Who is involved
Civil law deals with legal disputes between individuals, businesses and governments. The people or institutions who are directly involved in a lawsuit (by either starting it or defending against it) are called the “parties”. The party who starts the lawsuit is called the “plaintiff” or “applicant” and the party they are suing is called the “defendant” or “respondent”. A civil lawsuit will be titled in the style of Jones v. ABC Corp., where Jones is suing ABC Corp.
Types of Issues
Civil law deals with lots of different issues, including when someone:
- Contests a person’s will and estate, or
- Doesn’t follow their contract
Some issues can be dealt with through criminal law as well as civil law. For example if someone hurts you they may be charged with assault, but you can also sue them. Because civil law has a lower Standard of Proof than criminal law, it is possible that even if someone is found not guilty in criminal court, they may still be found responsible and made to pay damages in civil court. Examples that could be both civil and criminal issues include:
- Damaging someone else’s property and
Divorce, child guardianship and other family law matters also fall under civil law, but they have their own rules and issues. Read more about family law here.
How it starts
A civil lawsuit starts when the plaintiff files the initiating documents (the “pleadings”) at the correct courthouse. The plaintiff then informs the defendant of the lawsuit and gives them a chance to reply.
Where to start a claim depends on the type of claim and how much money the lawsuit is for. You can start your claim in the Supreme Court, Provincial Court (Small Claims Court), or the Civil Resolution Tribunal depending on the issue and amount of money the lawsuit is for. See the chart below to see where to start different claims:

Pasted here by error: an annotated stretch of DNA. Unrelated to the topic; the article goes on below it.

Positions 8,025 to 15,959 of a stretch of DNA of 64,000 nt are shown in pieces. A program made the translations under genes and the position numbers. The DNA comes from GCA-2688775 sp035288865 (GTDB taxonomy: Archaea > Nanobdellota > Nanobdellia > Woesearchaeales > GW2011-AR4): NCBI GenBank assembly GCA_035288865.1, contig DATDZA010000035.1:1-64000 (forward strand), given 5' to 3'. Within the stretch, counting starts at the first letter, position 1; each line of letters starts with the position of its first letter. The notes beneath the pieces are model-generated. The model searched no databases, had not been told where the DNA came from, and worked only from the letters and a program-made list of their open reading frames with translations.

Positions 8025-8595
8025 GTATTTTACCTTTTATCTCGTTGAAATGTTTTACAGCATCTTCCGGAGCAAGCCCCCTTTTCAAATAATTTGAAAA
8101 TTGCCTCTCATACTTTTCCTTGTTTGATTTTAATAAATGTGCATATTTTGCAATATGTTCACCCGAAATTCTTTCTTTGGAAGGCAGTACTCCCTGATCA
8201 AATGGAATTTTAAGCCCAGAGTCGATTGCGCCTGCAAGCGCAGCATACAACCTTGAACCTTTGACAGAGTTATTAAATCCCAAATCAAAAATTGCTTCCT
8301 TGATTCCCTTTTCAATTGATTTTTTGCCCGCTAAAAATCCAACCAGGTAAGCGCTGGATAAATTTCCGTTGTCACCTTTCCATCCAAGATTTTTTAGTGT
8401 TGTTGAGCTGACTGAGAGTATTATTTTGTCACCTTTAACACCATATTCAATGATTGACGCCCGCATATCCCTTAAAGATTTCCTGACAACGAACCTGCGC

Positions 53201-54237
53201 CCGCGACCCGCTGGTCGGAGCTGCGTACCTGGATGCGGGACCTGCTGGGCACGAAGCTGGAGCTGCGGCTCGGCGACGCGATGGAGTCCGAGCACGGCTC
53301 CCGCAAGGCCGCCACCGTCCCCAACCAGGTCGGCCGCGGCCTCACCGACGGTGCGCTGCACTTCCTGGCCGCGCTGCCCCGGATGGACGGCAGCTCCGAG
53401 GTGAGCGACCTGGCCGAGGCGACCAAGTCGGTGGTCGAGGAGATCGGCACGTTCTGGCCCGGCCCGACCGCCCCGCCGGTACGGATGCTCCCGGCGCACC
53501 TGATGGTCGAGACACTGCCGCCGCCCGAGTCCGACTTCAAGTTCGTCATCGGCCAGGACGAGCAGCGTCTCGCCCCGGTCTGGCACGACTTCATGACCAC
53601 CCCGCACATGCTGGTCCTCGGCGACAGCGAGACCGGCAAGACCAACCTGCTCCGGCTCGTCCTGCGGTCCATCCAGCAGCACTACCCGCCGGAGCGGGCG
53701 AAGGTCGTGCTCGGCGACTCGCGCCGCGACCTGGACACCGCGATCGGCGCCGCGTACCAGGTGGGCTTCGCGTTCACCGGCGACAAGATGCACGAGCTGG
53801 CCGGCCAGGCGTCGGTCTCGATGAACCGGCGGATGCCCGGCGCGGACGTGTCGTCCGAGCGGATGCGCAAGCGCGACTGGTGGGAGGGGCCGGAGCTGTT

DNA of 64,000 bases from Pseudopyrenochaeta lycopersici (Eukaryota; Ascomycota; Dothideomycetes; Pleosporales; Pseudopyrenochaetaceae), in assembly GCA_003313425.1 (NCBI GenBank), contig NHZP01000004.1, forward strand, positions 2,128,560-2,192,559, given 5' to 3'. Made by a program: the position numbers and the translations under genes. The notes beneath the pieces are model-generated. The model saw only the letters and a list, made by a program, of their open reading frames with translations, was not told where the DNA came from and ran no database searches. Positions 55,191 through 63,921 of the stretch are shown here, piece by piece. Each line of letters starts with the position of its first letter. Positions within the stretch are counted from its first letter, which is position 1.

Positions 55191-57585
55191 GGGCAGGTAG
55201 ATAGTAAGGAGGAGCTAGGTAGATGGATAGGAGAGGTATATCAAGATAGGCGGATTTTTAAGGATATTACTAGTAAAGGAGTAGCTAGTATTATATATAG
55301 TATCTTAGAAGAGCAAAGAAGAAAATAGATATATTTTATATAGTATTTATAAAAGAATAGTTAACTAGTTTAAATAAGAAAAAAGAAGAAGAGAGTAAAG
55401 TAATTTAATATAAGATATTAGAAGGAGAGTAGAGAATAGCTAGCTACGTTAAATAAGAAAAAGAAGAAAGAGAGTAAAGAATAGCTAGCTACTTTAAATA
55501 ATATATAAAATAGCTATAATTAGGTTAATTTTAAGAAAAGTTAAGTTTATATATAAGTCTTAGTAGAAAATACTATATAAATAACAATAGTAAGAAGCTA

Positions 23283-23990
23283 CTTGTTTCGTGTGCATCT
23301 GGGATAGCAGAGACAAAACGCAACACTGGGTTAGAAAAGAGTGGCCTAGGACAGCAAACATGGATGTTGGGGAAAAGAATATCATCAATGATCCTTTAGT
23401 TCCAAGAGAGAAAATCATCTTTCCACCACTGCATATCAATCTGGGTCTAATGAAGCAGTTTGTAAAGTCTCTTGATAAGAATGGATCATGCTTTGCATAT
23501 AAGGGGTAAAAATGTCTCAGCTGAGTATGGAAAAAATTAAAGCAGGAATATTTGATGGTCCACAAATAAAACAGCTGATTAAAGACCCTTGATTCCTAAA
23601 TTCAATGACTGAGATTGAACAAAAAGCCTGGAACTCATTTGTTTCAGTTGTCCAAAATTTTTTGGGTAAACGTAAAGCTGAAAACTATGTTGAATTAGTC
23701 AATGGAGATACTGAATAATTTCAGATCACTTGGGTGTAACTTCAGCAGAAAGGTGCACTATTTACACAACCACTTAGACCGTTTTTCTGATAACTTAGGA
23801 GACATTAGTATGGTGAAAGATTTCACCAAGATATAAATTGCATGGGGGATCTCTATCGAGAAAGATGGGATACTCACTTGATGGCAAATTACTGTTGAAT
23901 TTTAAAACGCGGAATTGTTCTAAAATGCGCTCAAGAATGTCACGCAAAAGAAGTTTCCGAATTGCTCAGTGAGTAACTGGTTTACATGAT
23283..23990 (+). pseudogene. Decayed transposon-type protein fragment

Provincial Court (Small Claims)
Civil Resolution Tribunal
What's at Stake?
You can sue for different “remedies” in civil lawsuits. You may ask for the defendant to pay "damages" or money to make up for an injury or loss. You may also want the Court to force the defendant to do something, like complete a contract promise, or to stop doing something, like entering your property without your permission.
A judge decides most civil lawsuits. Some more complicated civil lawsuits may have a group of people called a “jury” make decisions.
In civil jury cases, the jury will decide whether the defendant is legally responsible for any damage or loss, and what the remedy should be.
Standard of Proof
Standard of proof means the level of evidence needed to prove the lawsuit. Civil law uses a lower standard of proof than criminal law called the “balance of probabilities” standard. This means you need to show that it was “more probable than not” that the injury or loss occurred. In other words, at least 51% chance it happened. You also have to show that the defendant is legally responsible for the injury.
The "discovery process" is how you find out the other party’s view of the case. You share documents and answer each other’s questions. It is called “discovery” because you can uncover important information about the case. You cannot surprise the other side with new evidence in the middle of trial. There is no trial by ambush!